Archive for February, 2012

I don’t know about you, but no matter how good of knitter you are, once in a while there will be a stitch that just doesn’t look right.  In fact, it stands out like a sore thumb, but you can’t figure out what’s wrong with it.  Case in point, is the knit stitch that leans to the left or right, ruining your lovely Stockinette stitch pattern.   Below in the green box is an example of what I am talking about.

You will notice that one stitch is leaning slightly toward the right, and is not in a straight vertical line with the others.

When I first noticed this issue, I  wasn’t quite sure what was going on, but alas, the light went on and, “bingo,”  I had it.   As I looked closer at the stitch I noticed that when I had knitted it, my needle had barely( and I mean barely) split the yarn of the stitch in the previous row.   You would think that just a few hairs, or fibers couldn’t possibly have this much affect on the surface of a Stockinette pattern, but it does.   It stands out for all the world to see.

I my case, I was able to free the fibers with the point of my needle without having to take out several rows, but in most cases a re-do is in order.

So if you see one of these “leaning stitches” in your work, you might consider the above cause, and check it out.

One of the ways that I have learned to avoid this problem is to knit “steel to steel.”  What’s that?  When I put the point of my right needle into the stitch, I make sure that it comes in contact with the left needle, then I let the tip “ride” the surface of the left needle, under the belly and out the other side.  By doing this I have almost eliminated the split yarn problem.

Ever striving for perfection-


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The most beautiful knitted or crocheted work, is one in which the stitches are all the same size, and that goal is always before me whatever the project I am working on.  I know that I am “knit-picky,” but that’s just the way I am.  I even notice the uneven stitches in the photos in my knitting books, and wonder why they chose to use the picture.  I guess some people just don’t notice it like I do. That said, I thought I would share a tip or two on adjusting the tension in loose stitches without pulling out your knitting.

Adjusting Loose Stitches in Intarsia

I am going to share this technique with four illustrations.  In the first one below, you will see the loose stitch in a green box.  Counting down from the top row(the working row) you will see that the stitch was created in a “knit” row.  That means the right leg of the stitch must be lifted first (see #1).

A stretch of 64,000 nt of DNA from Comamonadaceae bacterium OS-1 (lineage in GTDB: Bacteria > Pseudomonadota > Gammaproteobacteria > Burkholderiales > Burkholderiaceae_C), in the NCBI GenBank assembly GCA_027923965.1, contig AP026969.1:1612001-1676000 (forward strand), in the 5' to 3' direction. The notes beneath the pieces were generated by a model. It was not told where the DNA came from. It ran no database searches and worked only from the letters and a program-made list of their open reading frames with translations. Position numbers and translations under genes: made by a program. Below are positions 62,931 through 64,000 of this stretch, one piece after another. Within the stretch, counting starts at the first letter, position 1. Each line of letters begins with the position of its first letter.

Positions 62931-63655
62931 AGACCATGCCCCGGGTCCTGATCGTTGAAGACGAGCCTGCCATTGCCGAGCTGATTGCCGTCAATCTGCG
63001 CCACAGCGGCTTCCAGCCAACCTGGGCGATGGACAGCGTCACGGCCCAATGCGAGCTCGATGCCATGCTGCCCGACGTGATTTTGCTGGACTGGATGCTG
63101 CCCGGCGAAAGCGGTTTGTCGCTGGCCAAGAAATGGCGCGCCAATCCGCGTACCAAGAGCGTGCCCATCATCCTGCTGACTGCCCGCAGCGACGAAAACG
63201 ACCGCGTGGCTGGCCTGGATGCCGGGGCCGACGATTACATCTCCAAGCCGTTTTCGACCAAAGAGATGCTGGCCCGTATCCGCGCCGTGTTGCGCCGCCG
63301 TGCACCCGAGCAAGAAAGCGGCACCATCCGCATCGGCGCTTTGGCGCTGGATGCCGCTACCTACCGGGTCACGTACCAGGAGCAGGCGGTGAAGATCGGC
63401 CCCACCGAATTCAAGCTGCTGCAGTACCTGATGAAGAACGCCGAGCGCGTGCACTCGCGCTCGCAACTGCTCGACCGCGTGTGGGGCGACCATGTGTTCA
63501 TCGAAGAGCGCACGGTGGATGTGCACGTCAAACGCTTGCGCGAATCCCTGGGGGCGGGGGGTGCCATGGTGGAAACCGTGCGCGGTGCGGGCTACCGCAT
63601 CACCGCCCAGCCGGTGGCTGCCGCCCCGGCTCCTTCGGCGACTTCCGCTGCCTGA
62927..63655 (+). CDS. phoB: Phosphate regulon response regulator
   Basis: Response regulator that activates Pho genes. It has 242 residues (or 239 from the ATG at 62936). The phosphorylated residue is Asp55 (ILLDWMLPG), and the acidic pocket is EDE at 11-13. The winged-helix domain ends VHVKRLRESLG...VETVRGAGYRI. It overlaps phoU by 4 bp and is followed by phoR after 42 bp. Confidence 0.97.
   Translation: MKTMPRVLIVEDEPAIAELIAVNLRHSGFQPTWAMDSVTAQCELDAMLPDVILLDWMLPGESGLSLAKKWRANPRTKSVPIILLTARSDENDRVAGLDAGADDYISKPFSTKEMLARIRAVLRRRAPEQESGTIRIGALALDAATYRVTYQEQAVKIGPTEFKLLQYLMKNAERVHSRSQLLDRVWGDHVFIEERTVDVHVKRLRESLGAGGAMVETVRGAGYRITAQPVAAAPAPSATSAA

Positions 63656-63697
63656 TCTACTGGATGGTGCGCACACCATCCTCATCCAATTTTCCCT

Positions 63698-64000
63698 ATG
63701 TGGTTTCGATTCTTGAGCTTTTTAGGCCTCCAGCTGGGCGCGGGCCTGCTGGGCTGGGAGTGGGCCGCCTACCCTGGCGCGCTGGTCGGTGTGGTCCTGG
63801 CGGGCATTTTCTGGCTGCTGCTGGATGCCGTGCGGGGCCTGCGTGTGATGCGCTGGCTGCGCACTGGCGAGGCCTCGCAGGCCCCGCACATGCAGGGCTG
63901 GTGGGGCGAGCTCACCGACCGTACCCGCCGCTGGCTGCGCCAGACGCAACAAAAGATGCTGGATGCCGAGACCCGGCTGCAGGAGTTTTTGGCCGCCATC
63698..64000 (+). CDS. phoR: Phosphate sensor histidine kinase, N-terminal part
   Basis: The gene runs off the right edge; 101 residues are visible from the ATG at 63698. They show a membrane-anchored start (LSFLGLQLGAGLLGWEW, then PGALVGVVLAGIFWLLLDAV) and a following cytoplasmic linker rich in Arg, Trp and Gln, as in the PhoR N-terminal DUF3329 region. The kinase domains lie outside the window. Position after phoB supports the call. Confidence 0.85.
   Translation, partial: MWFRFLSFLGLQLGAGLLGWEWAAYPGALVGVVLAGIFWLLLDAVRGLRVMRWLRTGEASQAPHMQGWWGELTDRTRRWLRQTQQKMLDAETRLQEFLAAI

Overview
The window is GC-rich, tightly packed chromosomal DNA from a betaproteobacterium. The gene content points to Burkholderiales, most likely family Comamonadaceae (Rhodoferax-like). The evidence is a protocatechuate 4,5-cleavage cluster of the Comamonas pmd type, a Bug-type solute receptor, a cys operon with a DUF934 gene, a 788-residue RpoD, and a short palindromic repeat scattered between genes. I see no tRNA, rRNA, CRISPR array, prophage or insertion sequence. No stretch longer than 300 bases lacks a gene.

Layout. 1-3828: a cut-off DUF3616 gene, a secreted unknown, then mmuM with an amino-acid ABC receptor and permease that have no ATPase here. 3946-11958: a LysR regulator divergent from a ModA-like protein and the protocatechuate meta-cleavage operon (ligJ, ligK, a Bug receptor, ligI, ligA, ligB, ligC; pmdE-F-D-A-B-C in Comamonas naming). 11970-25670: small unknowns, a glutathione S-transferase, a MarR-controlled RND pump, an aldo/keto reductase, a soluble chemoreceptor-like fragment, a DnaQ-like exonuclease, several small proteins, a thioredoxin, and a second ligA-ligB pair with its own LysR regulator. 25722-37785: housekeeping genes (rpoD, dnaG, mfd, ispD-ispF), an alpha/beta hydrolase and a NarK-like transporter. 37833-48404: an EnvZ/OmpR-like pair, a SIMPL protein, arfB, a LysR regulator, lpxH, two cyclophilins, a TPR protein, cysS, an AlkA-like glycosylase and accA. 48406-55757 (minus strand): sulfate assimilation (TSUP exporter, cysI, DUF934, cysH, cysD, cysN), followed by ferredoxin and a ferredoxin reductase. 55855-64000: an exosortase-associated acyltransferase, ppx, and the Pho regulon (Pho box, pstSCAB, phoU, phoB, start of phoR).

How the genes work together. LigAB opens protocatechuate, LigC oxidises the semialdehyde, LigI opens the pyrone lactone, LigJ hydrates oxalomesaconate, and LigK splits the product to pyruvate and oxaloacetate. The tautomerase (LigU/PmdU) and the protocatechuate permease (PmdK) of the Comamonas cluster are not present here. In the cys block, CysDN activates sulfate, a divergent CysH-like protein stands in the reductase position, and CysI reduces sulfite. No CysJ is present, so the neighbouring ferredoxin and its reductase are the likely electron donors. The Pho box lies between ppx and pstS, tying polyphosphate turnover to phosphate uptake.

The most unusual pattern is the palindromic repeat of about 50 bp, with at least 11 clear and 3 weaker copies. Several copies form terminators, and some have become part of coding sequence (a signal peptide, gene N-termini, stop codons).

Once you have taken up the slack, lift the left leg (#2)of the same stitch, taking up the slack as before.  Now, place your thumb on the stitch to prevent the yarn from slipping back.  Next, you will move up to the purl row, and begin by lifting the left leg of the stitch (#3).

Once you have taken the slack out of #3 and #4, move up to the row above and take the slack out of #5, beginning with the right leg.  Take the slack out of 6, as indicated in the illustration.  Don’t forget to place your thumb on the stitch when you are through adjusting it.

In the third illustration, you will see that I have move up again. However, this stitch is off to the left. Does it matter?? NO!!  The procedure is the same.  Because it is a purl row, you will begin by lifting the left leg of the stitch first(7).  Next, lift #8, taking out the slack.

Now that you have your slack yarn pulled up to the row you are working on, you can pull the rest of the extra yarn out by giving your working yarn a tug.

This technique works especially well when knitting an Intarsia design.   You can work across as many stitches as necessary.  Just remember to determine which direction the stitches were created with first, knit or purl.  You can also work across a row to the nearest color change and take up the slack yarn on the back of your work.  I will illustrate that in the E-book I am writing on “Painting with Yarn.”

Happy Knitting – KT

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